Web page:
Curtis was different. He didn’t condescend to his subjects, and his portraits of them – some of the best portrait photography of all time – clearly communicated his respect for them. The imposed love triangle plot in Head Hunters is clumsy, but it chains together the non-narrative patches adequately.

Again, Curtis was wrong about the money end of things. He spent $20,000 to produce the film; it only made $3,269.18 on its initial release. The film was lost for decades, until a single damaged print was fished out of a dumpster and donated to Chicago’s Field Museum. A reconstruction took shape in 2008. What remains to be seen are 40 intermittently fascinating minutes. The melodramatic, fictional parts are tiresome but the depiction of beautiful, intriguing rituals, dances, clothing, ceremonial architecture and more (all forbidden by the Canadian government as part of their assimilation plans for their indigenous citizens, and so trotted out happily by the participants) are fascinating in and of themselves.

An unintended but most vital side effect of efforts such as Head Hunters has led to the recovery of some tribal language and culture by the descendants of the subjects of study.

The NFR Project is an attempt to review all the films listed in the National Film Registry, in chronological order. Next time: ‘Mabel’s Blunder.’

National Film Registry Project update: the new batch

Every year around this time, the Library of Congress announces 25 new selections to join its roster of "culturally, historically, or aesthetically significant" films on the National Film Registry. The total number of films on that list now stands at 700. I am on entry number 31 in my attempt to see and discuss all the films on that roster in chronological order.

Are we downhearted?

No, actually. Nor am I daunted by Daniel Egan's excellent 2009 reference America's Film Legacy, which covers the same ground and which I discovered to my temporary dismay after I started the project in 2011.

I decided to press on, as I found that there was room for more than one voice on the subject, and mine is much more informal, irreverent, and opinionated (and uneducated). In short, I am still having a ball, learning as I go, and enjoying sharing what I find out with you. I hope you are enjoying it, too, and that this can be slapped into a more permanent form someday.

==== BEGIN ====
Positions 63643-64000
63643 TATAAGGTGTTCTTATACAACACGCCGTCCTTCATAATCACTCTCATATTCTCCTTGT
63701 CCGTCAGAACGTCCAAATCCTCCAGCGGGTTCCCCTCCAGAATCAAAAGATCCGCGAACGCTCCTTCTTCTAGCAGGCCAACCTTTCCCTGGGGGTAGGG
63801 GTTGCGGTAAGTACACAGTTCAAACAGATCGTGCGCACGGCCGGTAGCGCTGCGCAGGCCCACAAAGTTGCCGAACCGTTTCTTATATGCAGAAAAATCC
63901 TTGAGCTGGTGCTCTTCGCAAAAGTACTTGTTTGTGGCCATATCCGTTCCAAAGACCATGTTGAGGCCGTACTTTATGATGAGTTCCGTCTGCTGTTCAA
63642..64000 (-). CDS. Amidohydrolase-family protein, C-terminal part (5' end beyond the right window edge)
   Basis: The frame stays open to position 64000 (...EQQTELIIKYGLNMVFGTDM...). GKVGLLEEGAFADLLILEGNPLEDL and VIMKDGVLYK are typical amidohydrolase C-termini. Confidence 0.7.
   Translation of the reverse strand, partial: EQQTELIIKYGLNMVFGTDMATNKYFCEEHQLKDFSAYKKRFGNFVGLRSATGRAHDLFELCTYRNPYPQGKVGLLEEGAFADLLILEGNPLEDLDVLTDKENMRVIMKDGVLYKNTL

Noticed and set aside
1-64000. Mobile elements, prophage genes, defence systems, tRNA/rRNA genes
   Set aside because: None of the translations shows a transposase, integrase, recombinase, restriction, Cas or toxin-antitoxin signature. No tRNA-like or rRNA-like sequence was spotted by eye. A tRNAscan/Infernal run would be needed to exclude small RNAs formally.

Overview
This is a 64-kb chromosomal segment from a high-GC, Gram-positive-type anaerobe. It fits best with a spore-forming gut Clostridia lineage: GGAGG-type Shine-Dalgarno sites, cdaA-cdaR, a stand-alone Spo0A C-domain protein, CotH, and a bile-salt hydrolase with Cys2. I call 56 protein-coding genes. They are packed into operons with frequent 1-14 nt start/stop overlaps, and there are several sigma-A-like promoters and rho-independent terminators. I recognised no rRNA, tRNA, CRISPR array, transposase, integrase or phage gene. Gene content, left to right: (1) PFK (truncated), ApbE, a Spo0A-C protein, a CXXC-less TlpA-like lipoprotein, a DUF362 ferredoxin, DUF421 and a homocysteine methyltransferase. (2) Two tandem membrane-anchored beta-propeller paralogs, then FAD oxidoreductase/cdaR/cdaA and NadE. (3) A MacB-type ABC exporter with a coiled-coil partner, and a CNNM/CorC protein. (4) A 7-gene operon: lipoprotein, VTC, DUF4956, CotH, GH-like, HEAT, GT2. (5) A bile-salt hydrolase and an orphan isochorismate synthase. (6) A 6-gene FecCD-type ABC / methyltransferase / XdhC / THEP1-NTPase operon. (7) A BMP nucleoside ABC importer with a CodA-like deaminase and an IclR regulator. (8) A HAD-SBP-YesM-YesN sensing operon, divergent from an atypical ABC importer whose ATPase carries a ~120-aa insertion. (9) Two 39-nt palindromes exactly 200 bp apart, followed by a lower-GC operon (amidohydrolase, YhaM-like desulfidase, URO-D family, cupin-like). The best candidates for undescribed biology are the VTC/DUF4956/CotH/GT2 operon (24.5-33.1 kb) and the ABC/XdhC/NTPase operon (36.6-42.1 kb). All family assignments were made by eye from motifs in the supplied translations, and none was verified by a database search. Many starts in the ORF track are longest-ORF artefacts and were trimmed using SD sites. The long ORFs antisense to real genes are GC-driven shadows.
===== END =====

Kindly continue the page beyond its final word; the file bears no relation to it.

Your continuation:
Meanwhile, here's a link to an excellent writeup in Deadline about the new entries. In effort to keep the chronology straight, after today's pending installment (Edward S. Curtis' 1914 In the Land of the Head Hunters), I will backtrack and treat two new additions to the roster that predate it -- Edwin S. Porter's 1903 Life of an American Fireman and D.W. Griffith's pioneering gangster film, 1912's The Musketeers of Pig Alley.

So, on we go . . . send questions, suggestions, and whatever money you have laying about. You may also want to track my parallel series on the National Recording Registry, which can be found at my site. Thank you!

Tuesday, December 6, 2016

Kirk Douglas – the movies you need to see

I say better a tribute now than a eulogy later. Kirk Douglas is 100 years old on Dec. 9. Happy birthday, sir! Plus I just found out he goes to a Conservative shul, so we have literally been on the same page for years. Nice to know.

You always know what you’re getting when Kirk Douglas acts. Intense is an understatement. He is so very strong and direct, and was for years was the cinematic go-to guy for anguished, angry parts. A kid from the slums, he hustled all his life and it shows. His need to be watched, to be heard, is a need for validation, and he employs charm, ruthlessness, and energy to get it. He was never afraid to play a heel, and most of his great roles are tragic ones -- a dark edge for a leading man that prefigured the alienated film antiheroes of the 1960s. In his quiet moments onscreen, he lets the vulnerability show through. The tension between the active and resting states of being Kirk Douglas give him texture and depth in performance.

Of course, he’s easy to parody. A lot of people don’t like his work, calling it over-the-top and one-note. But hey, at his worst he holds your attention -- and from the 1970s on, he is primary reason to watch most of the poor film vehicles he’s in. And he could surprise you. Hell, the first thing I saw him in was 20,000 Leagues Under the Sea, in which he SANG!? For years after, when I saw him in a movie, I always wondered, “Why don’t they let him sing?” (And he could poke fun at himself -- check out his SNL sketch “What if Spartacus had a Piper Cub?” sometime.)

So, anyway, here's a dozen of my favorite Kirk Douglas films.

Out of the Past/Dir: Jacques Tourneur/1947

Champion/Dir: Mark Robson/1949

Young Man with a Horn/Dir: Michael Curtiz/1950

Ace in the Hole/Dir: Billy Wilder/1951

Detective Story/ Dir: William Wyler/1951

The Bad and the Beautiful/ Dir: Vincente Minnelli/1952

20,000 Leagues Under the Sea/ Dir: Richard Fleischer/1954

Lust for Life/ Dir: Minnelli/1956

Paths of Glory/Dir: Stanley Kubrick/1957

Spartacus/Dir: Kubrick/1960

Lonely Are the Brave/Dir: David Miller/1962

The Hook/Dir: George Seaton/1963